40,000 Christians Feel Safer Under President Assad: Terrified ‘Rebels’ Will Return

(THIS ARTICLE IS COURTESY OF TED SHOEBAT’S WEBSITE)

Forty Thousand Christians Say That They Feel Safer Under Bashar Al-Assad And Are Terrified Of The Islamic Rebels Returning To Their Neighborhoods

By Theodore ShoebatForty thousand Christians living in Aleppo feel safer now that their city is under Bashar al-Assad — thanks to Russia — and fear the return of the Islamic rebels, as we read in one report:

The estimated 40,000 Christians in Aleppo are not among the civilians who are dreading the fall of the city to the Russia and Iran-backed regime of dictator Bashar al Assad, according to a charity group that helps persecuted Christians. These Christians instead reportedly fear the return of the rebels to Aleppo, particularly the jihadi coalition known as Jaish Al Fatah, or ‘Army of Conquest,’ that includes the likes of the Syrian al-Qaeda branch formerly known as the Nusra Front before it became Jabhat Fateh al-Sham (Front for the Conquest of the Levant).

Jaish Al Fatah has been “heavily involved” in the battle for Aleppo and the persecution of Christians in the city, claims the charity group Barnabas Fund.

Until recently, Aleppo city had been roughly divided between Assad regime control in the west and rebel control in the east since 2012.

The Russian government and the U.K.-based Syrian Observatory for Human Rights, which uses a network of ground sources to monitor the ongoing civil war in Syria, have declared that the Assad regime is now in control of Aleppo.

Russian-backed Assad forces and their Iranian-allied counterparts operating on the ground have been accused of “genocide” against civilians in the former rebel stronghold of eastern Aleppo.

Erdogan Will Never Ever Allow Turkish People To Live In Peace With The Kurds

(This article is courtesy of Reuters News Agency)

Turkey will never allow ‘artificial state’ in northern Syria, PM says

A demonstrator reacts during a peace rally to protest against Turkish military operations in northern Syria, in Istanbul, Turkey, September 4, 2016. REUTERS/Osman Orsal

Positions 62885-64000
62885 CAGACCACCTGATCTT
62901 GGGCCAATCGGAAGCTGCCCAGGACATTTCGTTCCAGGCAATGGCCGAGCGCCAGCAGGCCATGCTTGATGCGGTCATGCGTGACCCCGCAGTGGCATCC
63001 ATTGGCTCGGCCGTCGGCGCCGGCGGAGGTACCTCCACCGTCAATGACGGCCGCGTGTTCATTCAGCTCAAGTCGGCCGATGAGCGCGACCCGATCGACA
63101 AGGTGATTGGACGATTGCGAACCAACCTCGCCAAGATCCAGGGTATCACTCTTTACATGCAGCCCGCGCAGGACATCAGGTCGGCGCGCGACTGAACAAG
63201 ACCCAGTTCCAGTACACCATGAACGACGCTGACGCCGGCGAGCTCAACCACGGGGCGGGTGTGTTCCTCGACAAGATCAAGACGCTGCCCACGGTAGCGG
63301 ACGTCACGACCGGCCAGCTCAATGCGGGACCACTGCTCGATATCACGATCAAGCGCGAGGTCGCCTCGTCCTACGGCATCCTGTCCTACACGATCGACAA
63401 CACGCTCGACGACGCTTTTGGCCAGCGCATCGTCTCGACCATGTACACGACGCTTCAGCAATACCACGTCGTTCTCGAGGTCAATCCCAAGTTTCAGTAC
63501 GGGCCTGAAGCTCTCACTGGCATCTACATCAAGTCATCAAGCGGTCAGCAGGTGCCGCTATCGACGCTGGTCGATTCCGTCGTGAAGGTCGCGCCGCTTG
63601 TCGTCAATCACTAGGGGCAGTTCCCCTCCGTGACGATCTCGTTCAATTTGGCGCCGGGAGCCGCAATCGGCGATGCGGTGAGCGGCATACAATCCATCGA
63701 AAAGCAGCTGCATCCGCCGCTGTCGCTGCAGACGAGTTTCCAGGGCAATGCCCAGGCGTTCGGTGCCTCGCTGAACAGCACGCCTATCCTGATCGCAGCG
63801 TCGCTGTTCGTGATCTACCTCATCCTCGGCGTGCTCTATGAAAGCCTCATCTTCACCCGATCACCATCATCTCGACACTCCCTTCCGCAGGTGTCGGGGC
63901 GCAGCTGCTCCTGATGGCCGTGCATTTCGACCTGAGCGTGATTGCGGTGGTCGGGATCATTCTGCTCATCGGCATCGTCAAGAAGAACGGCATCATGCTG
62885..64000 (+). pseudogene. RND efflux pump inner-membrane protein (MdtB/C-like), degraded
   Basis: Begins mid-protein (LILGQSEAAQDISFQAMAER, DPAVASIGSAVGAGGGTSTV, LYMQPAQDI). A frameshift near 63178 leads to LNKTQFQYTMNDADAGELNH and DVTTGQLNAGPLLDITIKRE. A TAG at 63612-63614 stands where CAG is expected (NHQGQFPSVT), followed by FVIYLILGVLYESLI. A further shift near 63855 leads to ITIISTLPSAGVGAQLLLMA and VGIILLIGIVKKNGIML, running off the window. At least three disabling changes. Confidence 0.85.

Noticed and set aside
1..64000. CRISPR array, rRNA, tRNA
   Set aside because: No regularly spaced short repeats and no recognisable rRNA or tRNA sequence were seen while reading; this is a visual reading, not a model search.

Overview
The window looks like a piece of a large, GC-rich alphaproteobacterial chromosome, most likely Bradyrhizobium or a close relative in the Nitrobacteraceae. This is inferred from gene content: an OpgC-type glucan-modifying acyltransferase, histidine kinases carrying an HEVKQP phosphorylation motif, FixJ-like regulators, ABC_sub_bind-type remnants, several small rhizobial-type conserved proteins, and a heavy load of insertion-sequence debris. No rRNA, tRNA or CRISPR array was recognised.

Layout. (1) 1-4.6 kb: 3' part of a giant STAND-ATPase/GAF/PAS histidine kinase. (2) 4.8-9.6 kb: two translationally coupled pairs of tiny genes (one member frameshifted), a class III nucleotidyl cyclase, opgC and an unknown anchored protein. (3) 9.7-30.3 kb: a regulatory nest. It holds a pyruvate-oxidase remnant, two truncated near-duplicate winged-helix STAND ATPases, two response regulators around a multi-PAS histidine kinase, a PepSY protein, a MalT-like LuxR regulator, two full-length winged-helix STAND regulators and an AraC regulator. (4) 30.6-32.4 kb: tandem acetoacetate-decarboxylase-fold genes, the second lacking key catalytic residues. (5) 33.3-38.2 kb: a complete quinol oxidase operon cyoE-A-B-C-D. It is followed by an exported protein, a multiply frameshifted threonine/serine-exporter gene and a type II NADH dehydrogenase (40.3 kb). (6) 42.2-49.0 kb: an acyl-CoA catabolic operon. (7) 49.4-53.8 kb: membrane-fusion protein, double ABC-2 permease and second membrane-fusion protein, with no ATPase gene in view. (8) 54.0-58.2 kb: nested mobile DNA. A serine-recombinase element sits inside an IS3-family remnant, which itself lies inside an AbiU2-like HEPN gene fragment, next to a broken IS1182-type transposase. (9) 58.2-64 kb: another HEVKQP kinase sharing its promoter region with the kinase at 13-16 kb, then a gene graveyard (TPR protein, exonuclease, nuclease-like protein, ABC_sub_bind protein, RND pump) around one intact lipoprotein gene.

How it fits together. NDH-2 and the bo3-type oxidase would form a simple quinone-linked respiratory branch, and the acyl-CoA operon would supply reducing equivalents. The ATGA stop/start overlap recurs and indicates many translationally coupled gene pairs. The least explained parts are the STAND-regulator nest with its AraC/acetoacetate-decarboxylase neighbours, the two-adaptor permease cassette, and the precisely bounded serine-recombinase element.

By Hamdi Istanbullu and Melih Aslan | ISTANBUL

Turkey will never allow the formation of an “artificial state” in northern Syria, Prime Minister Binali Yildirim said on Sunday, referring to the U.S.-backed Kurdish fighters whose advance Ankara is now aiming to stop.

Turkey and its allies opened a new line of attack in northern Syria on Saturday, as Turkish tanks rolled across the border and Syrian fighters swept in from the west to take villages held by Islamic State and check the advance of the U.S.-backed Syrian Kurdish YPG.

Turkey launched its operation in Syria, called Euphrates Shield, on Aug.24 to drive out Islamic State and stop the YPG militia, fearing its growing control of northern Syria.

“We will never allow the formation of an artificial state in the north of Syria,” Yildirim said in a speech in the southeastern city of Diyarbakir, where he announced an investment programed to rebuild parts of the largely Kurdish region that have been destroyed by security operations.

“We are there with Euphrates Shield, we are there to protect our border, to provide for our citizens safety of life and property, and to ensure Syria’s integrity.”

Turkey is fighting a three-decade-old Kurdish insurgency in the southeast and fears that the YPG’s advances will embolden militants at home. Turkey considers the YPG a terrorist organization and an extension of the outlawed Kurdistan Workers Party (PKK).

While the United States and Europe also regard the PKK as a terrorist group, Washington sees the YPG as a separate entity and as its most effective partner in the fight against Islamic State in Syria. That position has caused friction with Turkey, a NATO member and a partner in the fight against Islamic State.

OBAMA MEETING

Yildirim’s comments echoed those of President Tayyip Erdogan at the G20 gathering of world leaders in China, who told reporters following a meeting with U.S. President Barack Obama: “It is our wish that a terror corridor not be formed across our southern border”.

Erdogan has repeatedly said that Turkey’s allies should not be making a distinction between Islamic State and the YPG as both groups pose a threat to Turkey.

Separately, state-run Anadolu Agency said Turkish jets hit four Islamic State positions late on Saturday evening in Syria’s northwestern Aleppo province as part of the operation, citing security sources.

The warplanes hit three targets in the al-Kaldi area and another in the Wuguf region, Anadolu said, citing the sources.

(Writing by David Dolan, editing by Louise Heavens)